LILLEY: Your priorities are not Trudeau’s priorities

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The government’s priorities are not the same as the public’s priorities. That much was made clear with Tuesday’s speech from the throne.

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For Prime Minister Justin Trudeau, climate change and reconciliation were the obvious messages that he wanted to get out. True, there was some talk of the economy but often as it relates to his plans to fight climate change.

The No. 1 issue facing Canadians, the cost of living, was given a brief mention along with policies that will do nothing to fix the problem.

“Inflation is a challenge that countries around the world are facing. And while Canada’s economic performance is better than many of our partners, we must keep tackling the rising cost of living. To do that, the government’s plan includes two major priorities: housing and child care,” Gov.-Gen. Mary Simon said in reading the speech.

Housing and child care are both big-ticket items for Canadians, but Trudeau’s solutions there, if they work, won’t yield results for some time.

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His much-vaunted, $10-a-day child care plan doesn’t even promise to get to $10 a day for five years from now, meaning that if you have a newborn now, they will be in school before that happens. His housing plan will do nothing to increase supply and will mostly increase the government bureaucracy around home ownership.

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Those are also issues that apply to small segments of Canadian society, whereas the increasing cost of food, fuel, clothing, and everything else is a reality all Canadians face.

“The reality is that from coast-to-coast-to-coast, life is getting more expensive for Canadians,” Conservative Leader Erin O’Toole said after the speech. “Instead of presenting an economic plan for families, seniors and small businesses that have been left behind, Justin Trudeau’s approach means more ballooning deficits, leading to higher taxes, at a time when Canadians are barely making ends meet.”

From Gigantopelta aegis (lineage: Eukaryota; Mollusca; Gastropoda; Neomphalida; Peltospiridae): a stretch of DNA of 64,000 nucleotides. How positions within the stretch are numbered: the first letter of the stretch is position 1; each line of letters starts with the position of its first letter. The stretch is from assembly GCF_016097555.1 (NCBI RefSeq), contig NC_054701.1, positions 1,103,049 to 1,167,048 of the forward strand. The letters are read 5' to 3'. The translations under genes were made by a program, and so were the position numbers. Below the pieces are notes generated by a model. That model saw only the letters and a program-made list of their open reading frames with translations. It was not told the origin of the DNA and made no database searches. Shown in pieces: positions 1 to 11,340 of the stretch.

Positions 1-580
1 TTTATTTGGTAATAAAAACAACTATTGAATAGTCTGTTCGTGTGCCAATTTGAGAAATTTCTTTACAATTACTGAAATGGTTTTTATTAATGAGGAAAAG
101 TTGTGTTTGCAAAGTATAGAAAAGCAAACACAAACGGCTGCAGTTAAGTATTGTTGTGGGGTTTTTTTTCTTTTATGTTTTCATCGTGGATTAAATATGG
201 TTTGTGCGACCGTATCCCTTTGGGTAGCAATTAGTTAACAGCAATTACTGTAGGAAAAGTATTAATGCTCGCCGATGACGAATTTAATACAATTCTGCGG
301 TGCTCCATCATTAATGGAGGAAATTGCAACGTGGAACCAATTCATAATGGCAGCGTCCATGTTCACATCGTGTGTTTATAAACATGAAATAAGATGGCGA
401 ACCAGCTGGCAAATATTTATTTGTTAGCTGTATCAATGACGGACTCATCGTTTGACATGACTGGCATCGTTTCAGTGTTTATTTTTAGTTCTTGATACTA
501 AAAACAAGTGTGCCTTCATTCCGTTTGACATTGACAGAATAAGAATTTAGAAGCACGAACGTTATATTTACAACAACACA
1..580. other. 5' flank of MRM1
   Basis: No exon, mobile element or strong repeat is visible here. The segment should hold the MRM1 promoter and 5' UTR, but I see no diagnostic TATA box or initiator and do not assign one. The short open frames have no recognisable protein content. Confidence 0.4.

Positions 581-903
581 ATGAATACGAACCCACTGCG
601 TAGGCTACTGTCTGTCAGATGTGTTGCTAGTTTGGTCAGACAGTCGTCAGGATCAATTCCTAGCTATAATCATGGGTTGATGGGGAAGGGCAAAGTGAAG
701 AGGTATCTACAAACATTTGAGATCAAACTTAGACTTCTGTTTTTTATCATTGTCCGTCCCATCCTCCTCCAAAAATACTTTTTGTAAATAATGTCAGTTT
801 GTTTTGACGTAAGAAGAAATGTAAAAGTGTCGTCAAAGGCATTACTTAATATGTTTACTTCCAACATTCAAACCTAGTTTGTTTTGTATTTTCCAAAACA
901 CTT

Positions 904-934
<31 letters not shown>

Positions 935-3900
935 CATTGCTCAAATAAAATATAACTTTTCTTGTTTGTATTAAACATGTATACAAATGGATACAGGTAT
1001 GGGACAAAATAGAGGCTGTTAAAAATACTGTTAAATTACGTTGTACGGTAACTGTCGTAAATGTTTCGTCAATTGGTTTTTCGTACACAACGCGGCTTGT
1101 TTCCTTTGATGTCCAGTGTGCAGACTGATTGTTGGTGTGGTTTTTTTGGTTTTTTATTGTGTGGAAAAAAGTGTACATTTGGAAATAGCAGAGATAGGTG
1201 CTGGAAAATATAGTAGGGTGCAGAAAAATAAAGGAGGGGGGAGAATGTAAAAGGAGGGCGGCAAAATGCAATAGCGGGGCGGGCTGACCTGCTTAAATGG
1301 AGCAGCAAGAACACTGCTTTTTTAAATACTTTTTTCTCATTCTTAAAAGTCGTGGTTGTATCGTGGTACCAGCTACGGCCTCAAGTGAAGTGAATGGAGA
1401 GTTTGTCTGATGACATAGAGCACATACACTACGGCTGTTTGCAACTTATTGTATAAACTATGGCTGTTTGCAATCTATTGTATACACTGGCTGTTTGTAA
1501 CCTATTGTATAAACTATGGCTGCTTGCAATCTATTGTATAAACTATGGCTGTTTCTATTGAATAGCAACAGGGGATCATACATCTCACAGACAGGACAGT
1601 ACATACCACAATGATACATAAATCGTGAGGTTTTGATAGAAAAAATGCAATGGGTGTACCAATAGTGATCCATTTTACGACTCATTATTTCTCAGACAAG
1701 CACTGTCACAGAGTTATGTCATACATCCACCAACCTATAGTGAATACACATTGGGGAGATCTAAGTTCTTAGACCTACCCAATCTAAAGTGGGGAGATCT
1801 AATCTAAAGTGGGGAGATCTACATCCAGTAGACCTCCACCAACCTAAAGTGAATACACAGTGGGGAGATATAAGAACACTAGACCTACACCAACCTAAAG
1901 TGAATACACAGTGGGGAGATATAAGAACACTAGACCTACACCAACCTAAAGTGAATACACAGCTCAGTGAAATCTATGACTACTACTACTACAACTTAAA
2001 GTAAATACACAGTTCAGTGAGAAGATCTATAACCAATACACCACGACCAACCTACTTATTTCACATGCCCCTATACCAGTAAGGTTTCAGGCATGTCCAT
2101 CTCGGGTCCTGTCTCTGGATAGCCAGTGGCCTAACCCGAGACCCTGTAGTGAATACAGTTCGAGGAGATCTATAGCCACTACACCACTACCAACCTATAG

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The latest figures from Statistics Canada showed that compared to October 2020, the price of gasoline was up 41.7% in October 2021. It was far from the only significant price spike with natural gas up 18.7%, beef prices up 14.4%, pork up 8.8%, and chicken 8.3%.

General Mills, maker of brands such as Betty Crocker, Cheerios, Nature Valley, and Pillsbury, has announced price increases in the United States of as much as 20%, starting in January. Canadian price increases are sure to follow.

Prices are rising faster than anyone’s wages, and the Trudeau government doesn’t seem to have a handle on this issue.

When inflation statistics were released in August — just days after he called the election — Trudeau said he didn’t think much about issues like this. The throne speech proves that to be an accurate statement.

  1. A Canadian dollar coin, commonly known as the

    EDITORIAL: Cost-of-living rises once again

  2. Justin Trudeau, Erin O'Toole and Jagmeet Singh will hit the road on the first day of the federal election campaign.

    LILLEY: As cost of living skyrockets under Trudeau, what are his solutions?

  3. Statistics Canada building and signs are pictured in Ottawa, July 3, 2019.

    LILLEY: Trudeau shows he doesn’t get cost of living while O’Toole and Singh campaign on it

On Tuesday morning, O’Toole tweeted out a photo of a big breakfast featuring bacon, eggs, pancakes, juice, and coffee. The photo also included how much prices for those items have gone up: 20.2% for bacon, 11.6% for maple syrup, 7.4% for eggs, and 5% for orange juice.

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It was a powerful and easy-to-understand statement on the impact of inflation. The response from Liberal Twitter, including Trudeau’s longtime adviser Gerry Butts, was to mock the breakfast as unhealthy.

While I’d say that misses the point, Butts and company do understand, they just don’t care.

Inflation is not an issue unique to Canada, but there are things the government could do to cool things down, including slowing down with the government’s out-of-control spending.

That was not part of the plan announced in the throne speech or something this government is likely to do anytime soon.

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